Tenacity and Resilience
Throughout 2015, hate speech, terrorism and intolerance were quickly met with images of tenacity and resilience. San Francisco arts activist group Street Cred altered anti-Muslim ads on city buses paid for by right-wing organizations with messages featuring fictional Marvel super heroine Kamala Khan and summoning “all bigotry busters” to denounce hate speech. Following the murders of three Muslim students in Chapel Hill, Mohammad Alsalti, a design student at the University of Cincinnati instinctively took to Instagram with a memorial image that swiftly went viral.
After so much carnage without hard data in many areas, The Guardian launched an online initiative called The Counted to document people killed by law enforcement in the U.S. (1,103 as of press time). Rapper Calvin Broadus, otherwise known as Snoop Dogg, initiated a campaign to urge investors to dump gun stocks. Banksy protest posters objecting to a local arms fair appeared all over London in September.
Following the San Bernardino massacre, Igor Volsky, a contributing editor at ThinkProgress.org, used Twitter to expose the hypocrisy of government officials who express sorrow after gun massacres while simultaneously accepting money from the NRA. It was one the most provocative uses of social media reportage seen this year.
Elsewhere, generosity offered a form of peaceful resistance. In the aftermath of violence in Baghdad, Iraqi musician Karim Wasfi, former director of the Iraqi National Symphony Orchestra, could be seen in a suit playing his cello on top of smoldering ash and rubble. In the same spirit, a German musician towed his piano with his bike through the streets of Paris to play John Lennon’s “Imagine” outside the Bataclan theater where so many people had been killed the night before.
Meanwhile, Parisians flocked to Twitter to offer their homes to strangers stranded throughout the night with the hashtag #PorteOuverte (“open door”). Following the attacks in Paris, France announced plans to invest in cultural preservation as a strategy to thwart ISIS’ goal of cultural destruction.
The plight of migrants spurred a global dialogue around racism, otherness and colonialism. More than 200 British activists staged a body bag protest to raise awareness around the issue. More than 11,000 Icelanders organized on Facebook to offer housing for Syrian refugees. Students at London’s Goldsmiths College, a respected art school (and my alma mater), rallied to raise funds to launch scholarships for refugees and asylum seekers.
In response to the current crisis and rising anti-refugee sentiment, independent brand consultant Veda Partalo collaborated with design studio Burlesque of North America to produce a storefront sticker campaign to welcome refugees into businesses. Most recently, a Chicago group of non-Islamic schoolgirls donned scarves in solidarity with their Muslim classmates.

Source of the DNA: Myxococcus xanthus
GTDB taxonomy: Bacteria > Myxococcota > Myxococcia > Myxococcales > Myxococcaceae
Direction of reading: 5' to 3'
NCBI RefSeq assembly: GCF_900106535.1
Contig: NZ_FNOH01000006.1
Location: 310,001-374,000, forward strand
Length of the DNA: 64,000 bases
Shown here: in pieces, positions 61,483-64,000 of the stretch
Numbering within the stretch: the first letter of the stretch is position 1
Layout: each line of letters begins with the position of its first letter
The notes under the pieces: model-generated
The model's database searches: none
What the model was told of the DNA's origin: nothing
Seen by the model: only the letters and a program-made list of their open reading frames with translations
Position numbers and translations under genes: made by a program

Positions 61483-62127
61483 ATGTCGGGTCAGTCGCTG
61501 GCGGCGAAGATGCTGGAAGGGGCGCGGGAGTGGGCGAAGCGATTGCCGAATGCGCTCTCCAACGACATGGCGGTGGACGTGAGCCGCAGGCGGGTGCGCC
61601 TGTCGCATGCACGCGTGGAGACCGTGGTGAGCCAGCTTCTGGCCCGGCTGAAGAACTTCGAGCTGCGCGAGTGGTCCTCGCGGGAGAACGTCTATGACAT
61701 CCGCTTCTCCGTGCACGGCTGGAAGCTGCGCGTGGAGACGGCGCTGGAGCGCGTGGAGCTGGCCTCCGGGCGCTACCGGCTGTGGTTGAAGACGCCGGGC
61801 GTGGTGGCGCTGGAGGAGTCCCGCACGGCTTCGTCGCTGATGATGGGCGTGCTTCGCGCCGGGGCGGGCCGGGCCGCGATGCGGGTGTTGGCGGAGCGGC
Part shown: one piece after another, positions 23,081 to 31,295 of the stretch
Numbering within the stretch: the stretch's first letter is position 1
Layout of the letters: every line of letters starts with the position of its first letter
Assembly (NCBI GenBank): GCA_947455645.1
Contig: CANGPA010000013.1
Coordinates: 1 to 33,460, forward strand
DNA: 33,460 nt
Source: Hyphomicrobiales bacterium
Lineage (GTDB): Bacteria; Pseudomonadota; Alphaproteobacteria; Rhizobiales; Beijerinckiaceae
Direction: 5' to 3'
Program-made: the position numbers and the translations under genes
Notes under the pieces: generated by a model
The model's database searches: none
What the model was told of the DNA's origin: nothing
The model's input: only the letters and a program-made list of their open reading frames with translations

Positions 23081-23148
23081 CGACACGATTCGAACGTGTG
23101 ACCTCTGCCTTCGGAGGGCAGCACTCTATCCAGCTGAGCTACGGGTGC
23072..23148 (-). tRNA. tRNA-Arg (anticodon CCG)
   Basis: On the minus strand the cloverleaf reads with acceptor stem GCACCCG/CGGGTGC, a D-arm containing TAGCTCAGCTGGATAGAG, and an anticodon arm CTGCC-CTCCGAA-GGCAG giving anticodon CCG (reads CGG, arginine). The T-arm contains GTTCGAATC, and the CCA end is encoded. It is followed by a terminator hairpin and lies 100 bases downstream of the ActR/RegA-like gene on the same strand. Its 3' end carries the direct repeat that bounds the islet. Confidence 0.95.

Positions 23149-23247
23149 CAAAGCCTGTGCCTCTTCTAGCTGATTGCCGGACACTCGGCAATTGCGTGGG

Climate activism rocked the internet with righteous rage all year long, from covering the floor of the Tate Modern in charcoal script, to dangling from the Portland Bridge (who doesn’t love the word “kayaktivist?”), to occupying the British Museum and spelling out “NO” with umbrellas, to numerous acts of poetic civil disobedience during the Paris Climate summit. Media favorites included images of Olafur Eliasson and Minik Rosing’s Ice Watch, a melting installation of glacial ice set in front of Place du Panthéon.
Around the world, people looked for ways to amplify gestures of solidarity, creating a composite of resistance images that have expanded tactical possibilities. San Francisco-based writer Joe Veix slyly culture jammed Indiegogo and tanked efforts to raise money in support of the South Carolina police officer who murdered Walter Scott. A group of artists and activists used red chalk to directly demonstrate Boston’s 1930s history of redlining neighborhoods to limit home ownership. Protestors occupied San Francisco’s Airbnb headquarters, lifting anti-gentrification messages into the atrium with balloons.
Rounding out the year, the University of California divested roughly $25 million of investments in private prison corporations after the Afrikan Black Coalition, UC's network of nine Black Student Unions, revealed these holdings in the University's investment portfolios.
As our concepts of public space and freedom of assembly evolve, so do the tactical responses to resistance. There are still, of course, peopled protests -- and when they are peaceful without police conflict, they are amazing, moving sights to see. But also moving are the newer modes of resistance and demonstration we see unfolding online every day, knitting solidarity within dispersed communities working toward inevitable change. Even if it looks nothing like the past, the future looks bright -- not because young people are replicating the tactics of bygone eras, but precisely because they are expanding them in new and unfamiliar ways. Here's to ever more in the new year.